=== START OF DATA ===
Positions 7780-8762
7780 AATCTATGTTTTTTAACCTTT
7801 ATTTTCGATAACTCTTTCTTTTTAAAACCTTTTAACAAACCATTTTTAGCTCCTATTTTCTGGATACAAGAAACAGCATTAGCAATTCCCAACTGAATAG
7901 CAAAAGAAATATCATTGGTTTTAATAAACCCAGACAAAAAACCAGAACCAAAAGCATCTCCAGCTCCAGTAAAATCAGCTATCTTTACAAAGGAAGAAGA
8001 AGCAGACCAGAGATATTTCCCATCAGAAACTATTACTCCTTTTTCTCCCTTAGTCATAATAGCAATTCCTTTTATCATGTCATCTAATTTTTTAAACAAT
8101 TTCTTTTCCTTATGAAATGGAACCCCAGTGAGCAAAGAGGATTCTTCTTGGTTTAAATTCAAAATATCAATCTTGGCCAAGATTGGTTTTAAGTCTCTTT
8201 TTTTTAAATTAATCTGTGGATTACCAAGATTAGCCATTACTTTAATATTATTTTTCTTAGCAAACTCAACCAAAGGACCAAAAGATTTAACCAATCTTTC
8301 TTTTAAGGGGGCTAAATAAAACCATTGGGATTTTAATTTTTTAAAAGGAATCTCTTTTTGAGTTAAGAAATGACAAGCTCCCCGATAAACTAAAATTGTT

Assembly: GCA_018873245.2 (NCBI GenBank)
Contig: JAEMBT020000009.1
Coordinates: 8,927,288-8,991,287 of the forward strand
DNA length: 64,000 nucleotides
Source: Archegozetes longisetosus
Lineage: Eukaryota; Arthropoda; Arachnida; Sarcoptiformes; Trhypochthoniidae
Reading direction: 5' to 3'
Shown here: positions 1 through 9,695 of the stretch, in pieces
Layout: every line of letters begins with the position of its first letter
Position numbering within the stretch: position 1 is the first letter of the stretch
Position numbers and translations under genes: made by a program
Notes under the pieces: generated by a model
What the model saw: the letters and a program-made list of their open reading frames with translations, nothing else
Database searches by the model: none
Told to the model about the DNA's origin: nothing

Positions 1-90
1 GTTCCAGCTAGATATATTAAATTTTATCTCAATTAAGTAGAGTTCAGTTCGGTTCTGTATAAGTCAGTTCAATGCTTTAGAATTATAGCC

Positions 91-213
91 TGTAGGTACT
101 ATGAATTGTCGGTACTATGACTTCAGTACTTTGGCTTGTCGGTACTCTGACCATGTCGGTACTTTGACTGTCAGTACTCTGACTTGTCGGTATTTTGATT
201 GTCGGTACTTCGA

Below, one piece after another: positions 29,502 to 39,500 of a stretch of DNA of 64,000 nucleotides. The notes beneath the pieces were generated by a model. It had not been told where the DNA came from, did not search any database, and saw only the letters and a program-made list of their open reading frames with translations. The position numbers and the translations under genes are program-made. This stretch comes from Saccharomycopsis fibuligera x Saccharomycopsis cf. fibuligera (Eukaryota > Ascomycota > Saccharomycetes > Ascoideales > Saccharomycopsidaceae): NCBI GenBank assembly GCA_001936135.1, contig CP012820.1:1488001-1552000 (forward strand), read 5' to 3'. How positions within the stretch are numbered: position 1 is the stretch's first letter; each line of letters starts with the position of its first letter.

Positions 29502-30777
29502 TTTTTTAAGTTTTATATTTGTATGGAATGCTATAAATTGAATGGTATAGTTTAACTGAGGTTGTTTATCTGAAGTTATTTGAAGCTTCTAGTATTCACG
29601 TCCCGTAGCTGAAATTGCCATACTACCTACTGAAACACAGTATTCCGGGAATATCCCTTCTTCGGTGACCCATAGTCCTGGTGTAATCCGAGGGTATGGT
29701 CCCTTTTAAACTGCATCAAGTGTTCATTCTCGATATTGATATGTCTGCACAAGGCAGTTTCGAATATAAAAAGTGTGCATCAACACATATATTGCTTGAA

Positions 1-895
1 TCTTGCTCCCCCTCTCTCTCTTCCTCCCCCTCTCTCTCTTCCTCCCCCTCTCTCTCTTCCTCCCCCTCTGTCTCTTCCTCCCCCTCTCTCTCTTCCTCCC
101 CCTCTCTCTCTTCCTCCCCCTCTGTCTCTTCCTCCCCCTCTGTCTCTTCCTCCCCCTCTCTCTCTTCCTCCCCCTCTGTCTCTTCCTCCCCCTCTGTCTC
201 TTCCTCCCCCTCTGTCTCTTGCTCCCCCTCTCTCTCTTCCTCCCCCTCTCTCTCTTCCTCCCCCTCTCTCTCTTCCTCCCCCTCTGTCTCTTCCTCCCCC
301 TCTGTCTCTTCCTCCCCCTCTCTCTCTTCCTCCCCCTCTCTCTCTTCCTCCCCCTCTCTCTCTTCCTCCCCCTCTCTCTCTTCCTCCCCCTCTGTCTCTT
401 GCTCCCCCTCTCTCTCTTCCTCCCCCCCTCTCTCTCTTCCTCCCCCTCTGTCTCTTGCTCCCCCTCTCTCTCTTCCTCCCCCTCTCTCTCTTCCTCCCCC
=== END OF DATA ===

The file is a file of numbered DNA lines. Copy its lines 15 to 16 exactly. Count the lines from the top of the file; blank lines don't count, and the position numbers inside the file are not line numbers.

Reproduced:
Reading direction: 5' to 3'
Shown here: positions 1 through 9,695 of the stretch, in pieces